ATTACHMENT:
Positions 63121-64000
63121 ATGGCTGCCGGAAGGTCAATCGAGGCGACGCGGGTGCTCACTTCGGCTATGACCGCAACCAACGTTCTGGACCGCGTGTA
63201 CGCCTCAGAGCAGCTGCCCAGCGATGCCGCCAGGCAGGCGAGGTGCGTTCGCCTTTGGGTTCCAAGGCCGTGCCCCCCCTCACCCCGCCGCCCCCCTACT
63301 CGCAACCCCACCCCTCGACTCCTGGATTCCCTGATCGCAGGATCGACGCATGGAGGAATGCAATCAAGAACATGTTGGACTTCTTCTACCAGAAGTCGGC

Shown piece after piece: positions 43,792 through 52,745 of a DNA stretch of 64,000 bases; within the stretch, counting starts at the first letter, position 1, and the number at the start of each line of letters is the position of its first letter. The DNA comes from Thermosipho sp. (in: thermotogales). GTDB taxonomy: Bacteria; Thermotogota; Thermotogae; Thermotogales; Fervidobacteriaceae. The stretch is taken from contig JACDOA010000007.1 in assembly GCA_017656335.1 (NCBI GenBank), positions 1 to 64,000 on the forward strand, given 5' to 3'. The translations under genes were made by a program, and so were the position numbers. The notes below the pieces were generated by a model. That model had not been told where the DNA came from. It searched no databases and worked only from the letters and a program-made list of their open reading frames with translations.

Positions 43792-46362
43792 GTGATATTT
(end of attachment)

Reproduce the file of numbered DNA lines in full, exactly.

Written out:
Positions 63121-64000
63121 ATGGCTGCCGGAAGGTCAATCGAGGCGACGCGGGTGCTCACTTCGGCTATGACCGCAACCAACGTTCTGGACCGCGTGTA
63201 CGCCTCAGAGCAGCTGCCCAGCGATGCCGCCAGGCAGGCGAGGTGCGTTCGCCTTTGGGTTCCAAGGCCGTGCCCCCCCTCACCCCGCCGCCCCCCTACT
63301 CGCAACCCCACCCCTCGACTCCTGGATTCCCTGATCGCAGGATCGACGCATGGAGGAATGCAATCAAGAACATGTTGGACTTCTTCTACCAGAAGTCGGC

Shown piece after piece: positions 43,792 through 52,745 of a DNA stretch of 64,000 bases; within the stretch, counting starts at the first letter, position 1, and the number at the start of each line of letters is the position of its first letter. The DNA comes from Thermosipho sp. (in: thermotogales). GTDB taxonomy: Bacteria; Thermotogota; Thermotogae; Thermotogales; Fervidobacteriaceae. The stretch is taken from contig JACDOA010000007.1 in assembly GCA_017656335.1 (NCBI GenBank), positions 1 to 64,000 on the forward strand, given 5' to 3'. The translations under genes were made by a program, and so were the position numbers. The notes below the pieces were generated by a model. That model had not been told where the DNA came from. It searched no databases and worked only from the letters and a program-made list of their open reading frames with translations.

Positions 43792-46362
43792 GTGATATTT